Mrs. Hopkins turned to a kid named Austin, who was in the grade ahead of me. “Go get Mr. Chute. Tell him to call 911 and to come out and meet me in the woods.”

Austin, who was paper white, nodded and took off like his ass was on fire.

I ran back with Mrs. Hopkins to the rocks where I’d left Veronica. She was in the exact position I’d left her. Thankfully there was no miraculous recovery waiting for us.

After she was taken away in an ambulance, Mrs. Hopkins and Mr. Chute walked me back and called my parents.

My dad showed up to the school, hugged me, and told me how brave I was.

After my mother had finally stopped fussing and checking on me every twenty minutes, I sat on my bed and thought about Veronica. It would be weird not to see her in class every day or hang out with her at lunch, not that we hung out that much. I was usually with Bao-yu anyway, but sometimes she came along. Maybe now B and I would be better friends. She wouldn’t have to share me anymore.

I wondered what I was feeling—if I was missing Veronica. But I didn’t think that’s what it was. The twinge in the bottom of my stomach didn’t have the achy hollowness that people refer to as a pit. It was more like butterflies.

Available for purchase September 30th in trade paperback.

Preorder the kindle version now on Amazon

Find it on Goodreads:

 Questions about Pretty Wicked:

  • What inspired me to write such a dark character

I’ve always been fascinated with psychology and human motivation. Whenever I read a novel or watched a movie or television show, I was drawn to the villain. I wanted to understand what made them act the way they did––delve into what happened in their lives or minds to make them the person they had become.

When there was the odd story from the “villains” point of view, it seemed to characterize them as “misunderstood” and usually spun them into a likeable character who was the hero of that new version of the story. I wanted to write something unique and portray the villain realistically. What would the story look like if they were a true villain? I got the idea for a teenage serial killer who was unapologetic about who she was and what she wanted and thought it was really interesting to explore what her point of view would be if she drove the story and the “villain” was the detective trying to stop her.

  • Why I chose to self-publish

I did query it to literary agents and received a lot of positive praise for the book. In the end I kept hearing the same feedback: it’s a fascinating concept, the writing and voice are great, but we don’t think we can sell such a dark book to a publisher. I completely understand this. I know this book is going to be very polarizing. People will either love the concept or hate it. So far I have had overwhelmingly encouraging feedback from readers who understand that this is a fictional story that is trying to do something different from most novels. There was some interest from small publishers but the wait times were longer than I was comfortable with. I decided if I wanted to see this book out in the world I was going to have to do it myself. It was an intimidating process, but luckily I have an amazing and brilliant support group who helped me along the way.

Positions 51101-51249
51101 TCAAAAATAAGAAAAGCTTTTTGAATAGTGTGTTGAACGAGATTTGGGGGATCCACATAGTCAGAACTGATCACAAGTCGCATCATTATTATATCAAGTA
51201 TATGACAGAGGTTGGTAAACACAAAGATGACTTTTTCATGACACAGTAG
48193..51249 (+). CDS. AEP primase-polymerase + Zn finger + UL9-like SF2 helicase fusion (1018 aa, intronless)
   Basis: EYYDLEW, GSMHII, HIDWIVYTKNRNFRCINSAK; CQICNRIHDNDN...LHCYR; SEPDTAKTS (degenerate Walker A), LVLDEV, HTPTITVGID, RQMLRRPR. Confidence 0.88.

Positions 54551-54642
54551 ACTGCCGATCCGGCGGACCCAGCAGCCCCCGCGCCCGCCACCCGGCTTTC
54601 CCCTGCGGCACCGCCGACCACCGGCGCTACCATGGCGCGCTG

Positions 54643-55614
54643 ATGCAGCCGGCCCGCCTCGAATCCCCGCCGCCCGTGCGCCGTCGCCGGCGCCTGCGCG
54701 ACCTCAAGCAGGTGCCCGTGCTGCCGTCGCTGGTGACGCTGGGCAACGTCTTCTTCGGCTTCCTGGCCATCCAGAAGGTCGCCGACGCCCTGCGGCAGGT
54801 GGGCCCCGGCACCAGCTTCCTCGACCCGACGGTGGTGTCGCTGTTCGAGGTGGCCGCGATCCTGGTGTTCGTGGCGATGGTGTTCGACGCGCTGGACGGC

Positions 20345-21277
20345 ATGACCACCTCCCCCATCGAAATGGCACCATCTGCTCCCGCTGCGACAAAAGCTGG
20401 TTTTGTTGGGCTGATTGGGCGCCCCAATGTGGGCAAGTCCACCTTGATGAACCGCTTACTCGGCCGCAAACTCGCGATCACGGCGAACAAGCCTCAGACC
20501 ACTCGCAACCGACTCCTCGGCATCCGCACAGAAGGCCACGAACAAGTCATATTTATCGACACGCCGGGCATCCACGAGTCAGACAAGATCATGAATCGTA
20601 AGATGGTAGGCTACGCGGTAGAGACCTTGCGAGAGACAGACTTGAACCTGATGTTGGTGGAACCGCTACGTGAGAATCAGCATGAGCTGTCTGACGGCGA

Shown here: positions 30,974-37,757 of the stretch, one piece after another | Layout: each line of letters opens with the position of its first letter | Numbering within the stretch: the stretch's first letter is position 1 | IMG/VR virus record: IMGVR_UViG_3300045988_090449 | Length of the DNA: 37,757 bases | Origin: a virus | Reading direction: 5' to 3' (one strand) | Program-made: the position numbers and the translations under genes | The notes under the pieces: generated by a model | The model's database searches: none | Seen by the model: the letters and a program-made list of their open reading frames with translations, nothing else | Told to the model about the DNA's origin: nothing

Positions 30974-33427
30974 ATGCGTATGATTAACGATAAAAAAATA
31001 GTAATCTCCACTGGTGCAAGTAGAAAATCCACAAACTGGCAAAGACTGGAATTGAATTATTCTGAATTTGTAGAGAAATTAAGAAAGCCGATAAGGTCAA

• What genres I write in

Psychological thriller, urban fantasy, and horror. I have two YA urban fantasy books, though one may never see the light of day. It’s my first book and would need to be rewritten before I decide its fate. The second (currently titled Wilde Magic) is the first in a planned series that I am very excited about.

Pretty Wicked is the second book I wrote and the first to be published. I have been writing for ten years. My first book was a YA urban fantasy that took me seven years to complete because I kept stopping for huge chunks of time while I completed my degrees (English Lit and Social Work). I finally got serious about writing in 2013 and have just completed my fourth novel.

  • Is Pretty Wicked a standalone novel?

The Pretty Wicked series will continue with adult books. The sequel, Wicked Fallout, is currently going through editing and the third book in the series is brewing in my mind. I have some very fun ideas for Ryann.

Wicked Fallout takes place twelve years later when Ryann is 27 years old. That’s all I can say right now as to not reveal spoilers.

  • Ryann is not a very likable character. I’ve been asked quite often if I like her and…

I actually do. I really enjoyed writing her. I don’t agree with anything she does at all! In that sense, Ryann is deplorable! But what I like is her humor and wit and the way she owns who she is. She was a fun character to write because she is so different to most characters out there. It’s like when you see a Hollywood actor discuss their favorite roles. Often they say the villain roles were their preferred because it was more fun and exciting to play. There are forbidden elements that make it a bit more exciting than the standard hero. It’s no different for me as the writer.

Sign up for my mailing list and check out upcoming books at:

 Find me on: